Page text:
“Subcommands” in Yargs

September 15, 2020

I was working on some CLI code this week written in yargs. I struggled a bit with their docs because I wasn’t familiar with their terms and didn’t know what to Google.

I figured it’d be useful to others to write a post detailing the different ways of working with yargs and the official terminology.

The basic case

In a lot of the docs you’ll see a very specific example for working with yargs commands.

yargs.command(
'cmd',
'description goes here',
function () {
// we'll talk about this more
}
)

The code I was working with was a bit difference so I found this example confusing. Let’s break it down.

command takes four arguments. The first is the command key itself, e.g. get, config, etc. The second is the description of the command. The third can be a function or an object and it’s called a builder. The final argument is the optional handler function.

Making it easier

I quickly realized that part of my confusion was due to the fact that the docs examples were structured differently than the codebase I was working in. In this case, I think my starting point was helpful.

yargs.command(
command: 'cmd',
describe: 'description goes here',
builder: yargs => {
// we'll talk about this more
},
handler: argv => {
// we'll talk about this too
}
)

Having those keys helped me identify what was what and it took me a bit to realize the mapping to the docs examples. Most of this was based on the differences between the builder and handler functions.

Builder function

The builder function is in charge of providing additional information about your command. It’s where all the data is stored that users see when they type --help.

The most common examples I found for builder functions used the keyword option.

yargs.command(
command: 'cmd',
describe: 'description goes here',
builder: yargs => {
yargs.option(`flag`, {
type: `string`,
describe: `What this flag does`.
})
},
handler: argv => {
// we'll talk about this too
}
)

There are a number of configurations available for options, they’re very powerful. However, what are they? If I wanted to write a test for this code, how would I call it?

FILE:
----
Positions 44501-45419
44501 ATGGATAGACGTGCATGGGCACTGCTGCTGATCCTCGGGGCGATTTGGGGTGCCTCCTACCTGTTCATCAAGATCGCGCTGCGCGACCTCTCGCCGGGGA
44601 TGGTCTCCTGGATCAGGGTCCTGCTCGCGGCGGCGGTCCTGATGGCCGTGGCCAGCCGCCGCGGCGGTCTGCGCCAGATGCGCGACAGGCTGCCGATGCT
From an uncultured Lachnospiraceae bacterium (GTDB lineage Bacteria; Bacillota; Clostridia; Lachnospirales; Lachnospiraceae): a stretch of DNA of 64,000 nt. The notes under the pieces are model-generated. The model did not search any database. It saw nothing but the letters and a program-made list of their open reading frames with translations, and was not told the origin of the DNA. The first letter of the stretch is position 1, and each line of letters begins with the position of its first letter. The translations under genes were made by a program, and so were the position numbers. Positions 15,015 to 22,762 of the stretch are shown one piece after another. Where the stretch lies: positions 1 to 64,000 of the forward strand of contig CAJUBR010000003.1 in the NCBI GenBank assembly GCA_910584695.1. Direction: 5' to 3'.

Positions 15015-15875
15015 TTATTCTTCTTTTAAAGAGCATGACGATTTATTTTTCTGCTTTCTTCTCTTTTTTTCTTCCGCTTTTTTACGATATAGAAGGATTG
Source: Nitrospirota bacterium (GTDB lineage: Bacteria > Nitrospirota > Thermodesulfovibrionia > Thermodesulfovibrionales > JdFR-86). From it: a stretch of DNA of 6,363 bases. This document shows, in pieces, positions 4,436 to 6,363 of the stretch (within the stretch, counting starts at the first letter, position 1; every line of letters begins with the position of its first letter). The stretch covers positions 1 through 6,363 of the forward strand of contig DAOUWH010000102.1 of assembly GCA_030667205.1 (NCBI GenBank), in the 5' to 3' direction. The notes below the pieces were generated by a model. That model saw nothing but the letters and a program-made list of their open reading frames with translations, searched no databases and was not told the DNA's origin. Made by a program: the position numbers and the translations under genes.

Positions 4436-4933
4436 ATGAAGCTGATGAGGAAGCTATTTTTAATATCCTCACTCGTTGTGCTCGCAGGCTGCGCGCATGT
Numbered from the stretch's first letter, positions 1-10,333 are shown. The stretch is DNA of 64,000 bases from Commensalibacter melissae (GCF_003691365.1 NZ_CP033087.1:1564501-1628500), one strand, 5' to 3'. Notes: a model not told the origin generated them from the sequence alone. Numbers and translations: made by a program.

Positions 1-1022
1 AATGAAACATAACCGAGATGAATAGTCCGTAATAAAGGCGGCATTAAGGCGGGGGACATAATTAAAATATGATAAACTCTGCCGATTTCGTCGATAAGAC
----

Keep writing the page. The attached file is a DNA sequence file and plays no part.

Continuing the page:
I’d call it like this.

project cmd --flag value

This is a pretty typical pattern for CLIs. “Flag” arguments. And the handler can access the value of those flags.

yargs.command(
command: 'cmd',
describe: 'description goes here',
builder: yargs => {
yargs.option(`flag`, {
type: `string`,
describe: `What this flag does`.
})
},
handler: ({flag}) => {
if (flag) console.log("something")
}
)

So the builder defines what is available for use on a given command and the handler “handles” it. This is great, but it wasn’t what I wanted to do.

Positional arguments

Instead of a flag command the requirements for my code were a bit different. I had two scenarios to support.

The first, was a command without any arguments.

project cmd

In this scenario, I wanted to print out the data. Alternatively, I wanted a user to be able to set the data using the same parent command.

project cmd set key value

Why was this such a struggle? Well, I spent a while searching for the term subcommand. In reality, I wanted to be looking at the docs for positional arguments.

yargs.command(
command: 'cmd [sub] [key] [value]',
describe: 'description goes here',
builder: yargs => {
yargs.positional(`sub`, {
type: `string`,
describe: `What this argument is`.
})
yargs.positional(`key`, {
type: `string`,
describe: `What this argument is`.
})
yargs.positional(`value`, {
type: `string`,
describe: `What this argument is`.
})
},
handler: ({sub, key, value}) => {
if (sub) {
console.log("something")
return
}
console.log("if not sub, do this")
}
)

There are different types of positional arguments, but the square brackets indicate arguments that are optional. Meaning, the command does not require them to work.

Not quite done

That code was mostly what I wanted, but it was missing a key ingredient. When a user passed --help they wouldn’t see the same type of options print out that the flag scenario gave them.

No matter, positional arguments take an array called choices!

yargs.positional(`sub`, {
choices: [`set`],
type: `string`,
describe: `What this argument is`.
})

My requirements only called for a single “subcommand” but this structure means I could add more in the future without changing much.

Yargs!

In the process of meeting these requirements I scratched my head quite a bit. Figuring out the right terminology and how to map the existing code to the examples was a challenge. Hopefully this will help someone else in the future!

Let’s be honest, that future person will be me 😂.


A blog by Laurie Barth.
Teacher of all things tech.